Domestic violence doesn’t discriminate. It doesn’t matter if you’re a man or a woman, whether you’ve been with your partner five months, or five years, whether you’re in London or Liverpool. We’re in unprecedented times and the order from the government to stay at home can not only cause anxiety, but also raise real risks for those who have experienced or feel at risk of domestic abuse.
Sian Elliot, Women’s Office at the TUC, told us: “The restrictions on movement introduced to stop the spread of Covid-19 have created another crisis: a rise in domestic abuse.
“The National Domestic Abuse helpline has reported a 25% increase in calls since the coronavirus lockdown began, as well as a 150% increase in visits to their website.
“Domestic abuse is always a workplace issue. Trade unions know that work is often a place of safety for women experiencing domestic abuse. But at the moment, many workers are subject to stringent social distancing measures which mean they have to work from home, isolated from their support networks.”
Domestic abuse can come in a wide number of forms - coercive control, verbal or emotional abuse, physical violence or economic restriction, to name a few. Many, if not all, of the employers we work with have taken this opportunity to republish their advice for staff who are experiencing abuse themselves, or are concerned about a colleague. If you need support, the government have also published a comprehensive list of organisations who can help.
We’ve all been told the importance of regular communication since moving to working predominantly from home. For many of us, our colleagues will be the main source of interaction, outside of our immediate family. Keeping in touch is important for our overall wellbeing, but may also provide an opportunity for colleagues to share their experiences at home or for managers to spot irregularities. If you’re concerned about a friend or colleague, do follow your workplace policy or speak to your line manager. If working from home poses a risk for you, please do speak to your manager, or your union representative. Help is available.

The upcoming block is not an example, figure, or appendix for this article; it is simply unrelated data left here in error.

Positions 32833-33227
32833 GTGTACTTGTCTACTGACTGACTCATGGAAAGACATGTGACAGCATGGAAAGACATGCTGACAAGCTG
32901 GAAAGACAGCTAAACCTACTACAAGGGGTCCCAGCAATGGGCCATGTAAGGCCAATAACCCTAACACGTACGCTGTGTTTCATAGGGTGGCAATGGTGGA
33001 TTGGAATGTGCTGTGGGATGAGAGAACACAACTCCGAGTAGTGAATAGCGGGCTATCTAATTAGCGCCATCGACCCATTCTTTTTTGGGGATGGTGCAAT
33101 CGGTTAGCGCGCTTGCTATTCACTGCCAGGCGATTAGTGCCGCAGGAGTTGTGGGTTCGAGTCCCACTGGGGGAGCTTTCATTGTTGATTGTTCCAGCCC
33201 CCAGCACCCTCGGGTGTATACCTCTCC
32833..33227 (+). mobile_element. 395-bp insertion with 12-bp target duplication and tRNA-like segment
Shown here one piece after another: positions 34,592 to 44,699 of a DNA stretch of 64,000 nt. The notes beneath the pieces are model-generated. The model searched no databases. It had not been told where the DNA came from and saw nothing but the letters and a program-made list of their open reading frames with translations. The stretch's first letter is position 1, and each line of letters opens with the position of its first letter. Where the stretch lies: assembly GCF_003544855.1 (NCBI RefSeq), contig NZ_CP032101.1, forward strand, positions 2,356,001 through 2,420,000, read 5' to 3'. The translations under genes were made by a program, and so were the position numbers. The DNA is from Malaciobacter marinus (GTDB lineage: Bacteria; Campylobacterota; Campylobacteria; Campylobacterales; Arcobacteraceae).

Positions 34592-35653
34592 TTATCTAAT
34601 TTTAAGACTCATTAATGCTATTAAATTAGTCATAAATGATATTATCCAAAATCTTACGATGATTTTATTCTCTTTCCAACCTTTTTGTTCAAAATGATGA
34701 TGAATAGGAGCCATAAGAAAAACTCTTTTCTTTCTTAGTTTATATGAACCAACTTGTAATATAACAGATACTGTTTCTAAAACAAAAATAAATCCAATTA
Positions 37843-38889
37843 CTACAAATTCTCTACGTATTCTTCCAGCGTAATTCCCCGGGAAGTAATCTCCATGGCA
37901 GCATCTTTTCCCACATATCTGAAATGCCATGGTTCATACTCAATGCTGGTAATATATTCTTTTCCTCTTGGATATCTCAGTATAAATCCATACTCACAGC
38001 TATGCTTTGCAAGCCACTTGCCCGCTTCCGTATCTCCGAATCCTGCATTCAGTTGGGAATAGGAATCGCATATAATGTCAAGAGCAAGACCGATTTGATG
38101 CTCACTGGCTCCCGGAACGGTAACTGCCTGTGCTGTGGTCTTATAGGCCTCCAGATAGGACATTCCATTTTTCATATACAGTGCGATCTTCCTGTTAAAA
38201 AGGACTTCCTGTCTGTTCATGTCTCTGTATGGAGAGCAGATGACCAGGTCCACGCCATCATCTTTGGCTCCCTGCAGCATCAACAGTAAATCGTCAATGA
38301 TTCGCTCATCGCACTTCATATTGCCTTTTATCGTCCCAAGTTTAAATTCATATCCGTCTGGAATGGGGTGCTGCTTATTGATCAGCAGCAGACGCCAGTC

If you haven’t seen guidance from your employer on domestic abuse, or if you think the guidance your employer has published needs updating, do get in touch with your local branch or section representative, or FDA National Officer. We’ll be able to ensure that guidance is up to the standard you expect.
The implications of this pandemic will be wide-spread, but the unions the FDA has been working with are keen to collaborate with charities and organisations who are experts in this area. We’ll be looking at ways we can work together to signpost and support potential victims.
The TUC have produced guidance for reps and members to help people spot signs, provide support and help stop abuse. You can find the resources here: www.tuc.org.uk/Covid19domesticabuse
If you’re in immediate danger call 999. If you can’t speak press 55 to be transferred to your local force who’ll be able to help without you having to speak.